Abortion numbers show issue not black-and-white
Ohio Department of Health officials announced this week the number of induced abortions in the state remains on a downward trajectory. There was a 2 percent decrease in the number of abortions reported last year, compared with 2017. In fact, that downward trend has been in place since 2001.
Certainly those who consider the topic of abortion as part of a moral discussion are celebrating such a trend; but a deeper look at the numbers shows the matter is not so black-and-white.
According to the Guttmacher Institute, Ohio is actually falling behind other states in the trend toward a decreased number of abortions nationwide. Across the river, in West Virginia, there was a 26 percent decrease in abortions between 2014 and 2017. Here in the Buckeye State, the decrease during those years was only 9 percent.
Guttmacher Institute researchers say there are three major factors contributing to the general decrease.
Fertility rates declined in almost all states during the three-year period studied. Fewer women are getting pregnant in the first place.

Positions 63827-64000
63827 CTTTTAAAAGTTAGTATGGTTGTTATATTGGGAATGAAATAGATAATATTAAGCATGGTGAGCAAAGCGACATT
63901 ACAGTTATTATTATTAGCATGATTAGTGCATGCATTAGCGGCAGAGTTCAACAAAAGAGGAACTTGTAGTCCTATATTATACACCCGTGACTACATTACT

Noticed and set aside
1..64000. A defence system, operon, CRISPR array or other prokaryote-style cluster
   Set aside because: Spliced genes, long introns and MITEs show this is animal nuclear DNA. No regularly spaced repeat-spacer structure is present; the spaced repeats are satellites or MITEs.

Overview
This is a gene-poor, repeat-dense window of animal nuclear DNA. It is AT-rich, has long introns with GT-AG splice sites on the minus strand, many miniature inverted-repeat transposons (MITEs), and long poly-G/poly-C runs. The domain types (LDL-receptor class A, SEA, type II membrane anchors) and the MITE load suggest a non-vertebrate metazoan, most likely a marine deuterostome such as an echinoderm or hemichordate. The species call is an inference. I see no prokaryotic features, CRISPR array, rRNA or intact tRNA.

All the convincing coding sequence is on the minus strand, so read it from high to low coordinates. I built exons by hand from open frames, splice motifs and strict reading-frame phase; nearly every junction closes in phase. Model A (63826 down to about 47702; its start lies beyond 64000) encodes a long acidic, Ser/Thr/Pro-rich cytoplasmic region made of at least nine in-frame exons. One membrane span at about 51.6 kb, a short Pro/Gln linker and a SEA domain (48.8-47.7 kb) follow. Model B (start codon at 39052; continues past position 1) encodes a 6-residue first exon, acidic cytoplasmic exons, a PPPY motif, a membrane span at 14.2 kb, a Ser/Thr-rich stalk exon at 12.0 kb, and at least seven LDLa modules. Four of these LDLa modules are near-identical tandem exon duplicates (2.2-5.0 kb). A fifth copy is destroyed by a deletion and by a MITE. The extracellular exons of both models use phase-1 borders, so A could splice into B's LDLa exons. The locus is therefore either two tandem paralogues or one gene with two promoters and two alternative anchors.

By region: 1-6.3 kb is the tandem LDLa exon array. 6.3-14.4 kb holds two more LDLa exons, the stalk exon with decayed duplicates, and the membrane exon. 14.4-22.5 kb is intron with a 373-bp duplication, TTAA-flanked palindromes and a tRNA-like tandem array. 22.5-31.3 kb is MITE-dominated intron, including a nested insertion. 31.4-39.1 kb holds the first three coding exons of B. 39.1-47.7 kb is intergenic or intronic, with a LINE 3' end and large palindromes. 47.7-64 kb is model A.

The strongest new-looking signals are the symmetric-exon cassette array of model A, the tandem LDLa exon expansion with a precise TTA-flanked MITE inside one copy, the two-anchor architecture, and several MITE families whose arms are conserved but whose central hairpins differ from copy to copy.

There have also been improvements in contraceptive availability and use.
But, tragically, there has also been an increase in the number of women “relying on self-managed abortions outside of a clinical setting,” according to the institute.
In a report published Sept. 18, Guttmacher said “Abortion restrictions were not the main driver of the decline in the U.S. abortion rate between 2011 and 2017. Rather, the decline in abortions appears to be related to declines in births and pregnancies overall.”
If access to contraceptives is a factor in the decline, and Ohio is not moving in that direction as quickly as some other states, perhaps there is more to discuss when it comes to adjusting laws and attitudes that affect the change politicians say they are seeking.